The mantle of innovation for businesses and government has shifted, according to Transportation Department Chief Information Officer Richard McKinney. The Federal Information Technology Acquisition Reform Act, he told FedScoop in an exclusive interview, has placed the future of enterprise largely in the hands of the IT community.
“We’re at an interesting tipping point, I think. There’s a lot of things — it’s sort of a perfect storm moment,” McKinney said. “We have FITARA; we have this very robust discussion about CIO accountability and authority. We’re seeing the continuing maturation of cloud and cloud services, so we have those two factors coming together, and I think we’re at this point where folks in my job have the authority and tools to really begin to think about what’s our construct for the future?”
The crux of that construct will be simplification.
With the advent of cloud technology at the doorstep of enterprise and network virtualization on the horizon, reconstructing legacy systems will lead to budgetary efficiency as well as enhanced cybersecurity, McKinney argues.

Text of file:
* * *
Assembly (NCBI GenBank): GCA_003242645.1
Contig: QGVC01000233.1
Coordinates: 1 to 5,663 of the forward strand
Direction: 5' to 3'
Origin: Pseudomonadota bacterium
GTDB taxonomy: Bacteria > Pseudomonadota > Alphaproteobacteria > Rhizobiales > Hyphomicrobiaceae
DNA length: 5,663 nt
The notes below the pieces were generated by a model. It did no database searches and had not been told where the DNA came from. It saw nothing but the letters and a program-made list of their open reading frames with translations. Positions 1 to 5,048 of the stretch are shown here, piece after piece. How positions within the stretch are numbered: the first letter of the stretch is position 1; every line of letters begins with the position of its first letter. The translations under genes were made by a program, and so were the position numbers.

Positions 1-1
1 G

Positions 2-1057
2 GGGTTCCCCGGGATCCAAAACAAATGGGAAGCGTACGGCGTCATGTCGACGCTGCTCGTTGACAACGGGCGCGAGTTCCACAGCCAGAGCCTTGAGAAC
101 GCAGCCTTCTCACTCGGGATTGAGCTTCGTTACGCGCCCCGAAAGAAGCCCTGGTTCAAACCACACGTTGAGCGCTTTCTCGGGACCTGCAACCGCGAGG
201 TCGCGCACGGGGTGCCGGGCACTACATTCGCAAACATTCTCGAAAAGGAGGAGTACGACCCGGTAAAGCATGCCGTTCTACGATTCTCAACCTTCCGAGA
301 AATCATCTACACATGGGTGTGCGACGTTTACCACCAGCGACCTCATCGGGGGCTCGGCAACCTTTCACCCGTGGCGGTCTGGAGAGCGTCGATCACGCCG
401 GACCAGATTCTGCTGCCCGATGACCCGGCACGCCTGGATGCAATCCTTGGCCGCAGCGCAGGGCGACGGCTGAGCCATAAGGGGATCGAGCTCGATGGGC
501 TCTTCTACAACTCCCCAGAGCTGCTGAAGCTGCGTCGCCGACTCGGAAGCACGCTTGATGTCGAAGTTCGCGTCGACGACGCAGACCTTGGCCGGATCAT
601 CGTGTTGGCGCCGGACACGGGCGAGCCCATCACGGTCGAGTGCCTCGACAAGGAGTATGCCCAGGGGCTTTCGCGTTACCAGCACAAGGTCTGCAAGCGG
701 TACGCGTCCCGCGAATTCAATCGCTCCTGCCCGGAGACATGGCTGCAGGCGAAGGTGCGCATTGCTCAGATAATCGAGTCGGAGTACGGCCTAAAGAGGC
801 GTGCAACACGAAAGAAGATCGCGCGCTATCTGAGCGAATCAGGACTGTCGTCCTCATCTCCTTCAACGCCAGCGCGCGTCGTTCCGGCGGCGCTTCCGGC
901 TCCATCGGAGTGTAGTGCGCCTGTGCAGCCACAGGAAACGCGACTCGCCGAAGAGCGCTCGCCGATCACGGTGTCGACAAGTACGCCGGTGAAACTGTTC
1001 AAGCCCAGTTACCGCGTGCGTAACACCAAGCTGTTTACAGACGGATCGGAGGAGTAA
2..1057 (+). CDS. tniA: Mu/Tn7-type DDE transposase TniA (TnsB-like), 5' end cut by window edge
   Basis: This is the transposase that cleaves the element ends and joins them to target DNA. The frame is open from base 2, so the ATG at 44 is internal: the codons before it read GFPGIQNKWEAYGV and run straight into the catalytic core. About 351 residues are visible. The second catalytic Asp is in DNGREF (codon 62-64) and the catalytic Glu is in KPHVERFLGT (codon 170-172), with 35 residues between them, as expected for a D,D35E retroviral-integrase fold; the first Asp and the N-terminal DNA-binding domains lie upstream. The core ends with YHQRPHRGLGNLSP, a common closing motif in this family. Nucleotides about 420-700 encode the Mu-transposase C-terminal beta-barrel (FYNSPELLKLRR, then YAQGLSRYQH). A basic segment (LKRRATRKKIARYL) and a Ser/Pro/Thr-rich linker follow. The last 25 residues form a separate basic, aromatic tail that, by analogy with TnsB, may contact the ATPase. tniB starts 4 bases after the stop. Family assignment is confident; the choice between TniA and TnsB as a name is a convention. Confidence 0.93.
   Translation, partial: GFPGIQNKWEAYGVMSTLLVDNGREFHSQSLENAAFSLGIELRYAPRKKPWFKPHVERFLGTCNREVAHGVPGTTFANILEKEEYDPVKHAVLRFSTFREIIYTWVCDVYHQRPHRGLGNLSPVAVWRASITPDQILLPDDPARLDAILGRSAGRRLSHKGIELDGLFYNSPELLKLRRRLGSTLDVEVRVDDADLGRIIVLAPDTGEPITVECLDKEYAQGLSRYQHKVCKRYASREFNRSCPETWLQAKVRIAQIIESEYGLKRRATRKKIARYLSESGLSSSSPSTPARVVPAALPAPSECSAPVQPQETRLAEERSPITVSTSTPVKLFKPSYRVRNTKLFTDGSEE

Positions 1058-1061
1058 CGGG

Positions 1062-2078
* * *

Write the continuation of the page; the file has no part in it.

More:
“We’re starting by simplifying. We’re looking at the way we have built that network, and we’re trying to simplify it,” he said. “One purpose is the purpose of savings; the other is the purpose of security.”
In order to maximize these elements of performance, McKinney stressed public-private collaboration as key.
“It’s going to be a hybrid: What services can we procure from the private sector and quit doing for ourselves?” he posed. “And [the services will be] blended right in and seamless with the things where we have to retain control and management of that aspect of our infrastructure. It’s that blending of the two — making it seamless to the customer, making it seamless from a management standpoint — that makes for a challenge.”
The challenge is one that will evolve through a healthy dialogue and mutual understanding, McKinney hopes.
“It’s that conversation — having it at the table when the business is reimagining itself — that’s to me the IT nirvana, if you will,” he said. “That’s where we need to go to.”